W3C home > Mailing lists > Public > public-html-commits@w3.org > November 2012

CVS html5/alt-techniques

From: CVS User rberjon <cvsmail@w3.org>
Date: Mon, 19 Nov 2012 11:18:20 +0000
Message-Id: <E1TaPMq-0001FM-TF@roscoe.w3.org>
To: public-html-commits@w3.org
Update of /sources/public/html5/alt-techniques
In directory roscoe:/tmp/cvs-serv4792

Modified Files:
	Overview.html 
Log Message:
editorial tweaks

--- /sources/public/html5/alt-techniques/Overview.html	2012/10/05 09:11:23	1.111
+++ /sources/public/html5/alt-techniques/Overview.html	2012/11/19 11:18:20	1.112
@@ -1357,7 +1357,7 @@
       <p>In other cases the icon adds emphasis to text content that needs to be conveyed textually, In such cases a text alternative <em title="must" class="rfc2119">must</em> be provided.</p>
       <h4 id="hba">Example 8.1</h4>
       <div class="example">
-        <p>In this example, we have a link pointing to a site's home page, the link contains a house icon image and the text "home". The image has an empty <code>alt</code> text. Where images are used in this way, it would also  appropriate to add the image using CSS. </p>
+        <p>In this example, we have a link pointing to a site's home page, the link contains a house icon image and the text "home". The image has an empty <code>alt</code> text. Where images are used in this way, it would also be appropriate to add the image using CSS. </p>
         <p><strong>Example Image in context: </strong></p>
         <div class="element1">
           <p><img src="images/home.gif" alt="A house icon next to the word 'home'." width="66" height="29"></p>
@@ -1408,7 +1408,7 @@
     <div class="section" id="sec9">
       <h3 id="pictures"><span class="secno">3.9 </span>Images of Pictures</h3>
       <p>Images of pictures or graphics include visual      representations of objects, people, scenes, abstractions, etc.      This <a href="http://www.w3.org/TR/WCAG20/#non-text-contentdef">non-text      content</a> can convey a significant amount of information      visually or provide a <a href="http://www.w3.org/TR/WCAG20/#sensoryexpdef">specific      sensory experience</a> to a sighted person. Examples include photographs, paintings, drawings and artwork.</p>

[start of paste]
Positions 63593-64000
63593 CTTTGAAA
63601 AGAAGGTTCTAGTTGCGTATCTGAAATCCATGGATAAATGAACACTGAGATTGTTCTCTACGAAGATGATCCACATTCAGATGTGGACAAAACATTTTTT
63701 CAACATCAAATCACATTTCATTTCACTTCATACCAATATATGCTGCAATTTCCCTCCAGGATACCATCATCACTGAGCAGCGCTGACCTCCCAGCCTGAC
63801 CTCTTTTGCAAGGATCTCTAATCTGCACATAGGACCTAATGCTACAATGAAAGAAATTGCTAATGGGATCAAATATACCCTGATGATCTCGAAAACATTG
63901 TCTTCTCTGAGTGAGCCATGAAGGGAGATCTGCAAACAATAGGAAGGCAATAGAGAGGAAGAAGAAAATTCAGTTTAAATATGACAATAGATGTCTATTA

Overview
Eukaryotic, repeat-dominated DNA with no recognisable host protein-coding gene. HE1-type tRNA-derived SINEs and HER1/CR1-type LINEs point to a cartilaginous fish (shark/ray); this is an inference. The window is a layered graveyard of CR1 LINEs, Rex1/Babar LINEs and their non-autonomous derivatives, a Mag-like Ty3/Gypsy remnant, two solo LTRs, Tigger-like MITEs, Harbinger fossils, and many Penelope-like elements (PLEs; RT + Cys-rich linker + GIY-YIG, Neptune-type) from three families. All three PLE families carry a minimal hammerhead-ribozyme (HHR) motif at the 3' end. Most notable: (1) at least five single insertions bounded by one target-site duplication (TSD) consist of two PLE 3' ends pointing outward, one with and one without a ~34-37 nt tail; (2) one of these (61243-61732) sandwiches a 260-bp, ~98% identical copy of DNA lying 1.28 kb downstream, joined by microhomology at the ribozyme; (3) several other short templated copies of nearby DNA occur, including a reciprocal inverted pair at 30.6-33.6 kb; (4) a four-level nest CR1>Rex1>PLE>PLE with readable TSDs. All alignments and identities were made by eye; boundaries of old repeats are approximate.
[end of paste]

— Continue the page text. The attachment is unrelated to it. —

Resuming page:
-      <p>An appropriate text alternative for a picture is a brief description, or <a href="http://www.w3.org/TR/WCAG20/#namedef">name</a>. As in all text alternative authoring decisions, writing suitable text alternatives for pictures requires human judgment. The text value is subjective to the context where the image is used and the page author's writing style. Therefore, there is no single 'right' or 'correct' piece of <code>alt</code> text for any particular image. In  addition to providing a short <a href="http://www.w3.org/TR/WCAG20/#text-altdef">text alternative</a> that gives a brief description of the <a href="http://www.w3.org/TR/WCAG20/#non-text-contentdef">non-text content</a>, also providing <a href="http://www.w3.org/TR/WCAG20/#suppcontentdef">supplemental content</a> through another means when appropriate may be useful.</p>
+      <p>An appropriate text alternative for a picture is a brief description, or <a href="http://www.w3.org/TR/WCAG20/#namedef">name</a>. As in all text alternative authoring decisions, writing suitable text alternatives for pictures requires human judgement. The text value is subjective to the context where the image is used and the page author's writing style. Therefore, there is no single 'right' or 'correct' piece of <code>alt</code> text for any particular image. In  addition to providing a short <a href="http://www.w3.org/TR/WCAG20/#text-altdef">text alternative</a> that gives a brief description of the <a href="http://www.w3.org/TR/WCAG20/#non-text-contentdef">non-text content</a>, also providing <a href="http://www.w3.org/TR/WCAG20/#suppcontentdef">supplemental content</a> through another means when appropriate may be useful.</p>
       <h4 id="hbe">Example 9.1</h4>
       <p>This example shows an image uploaded to a photo-sharing site. The photo is of a cat,      sitting in the bath. The image has a text alternative provided using the <code>img</code> element's <code>alt</code> attribute. It also has an  caption provided by including the <code>img</code> element in a <code>figure</code> element and using a <code>figcaption</code> element to identify the caption text. The text alternative in  Example code 2 includes information  "photo" about the type of image. Although this is not generally recommended, authors <em title="may" class="rfc2119">may</em> include such information in the <code>alt</code> attribute content.</p>
       <div class="example">
@@ -1751,11 +1751,11 @@
         <h4 id="replacement"><span class="secno">4.1.1 </span>Is <code>alt</code> attribute content a replacement for an image?</h4>
         <p>The answer to this question depends on the content of the image and the context the image is being used in:</p>
         <ul>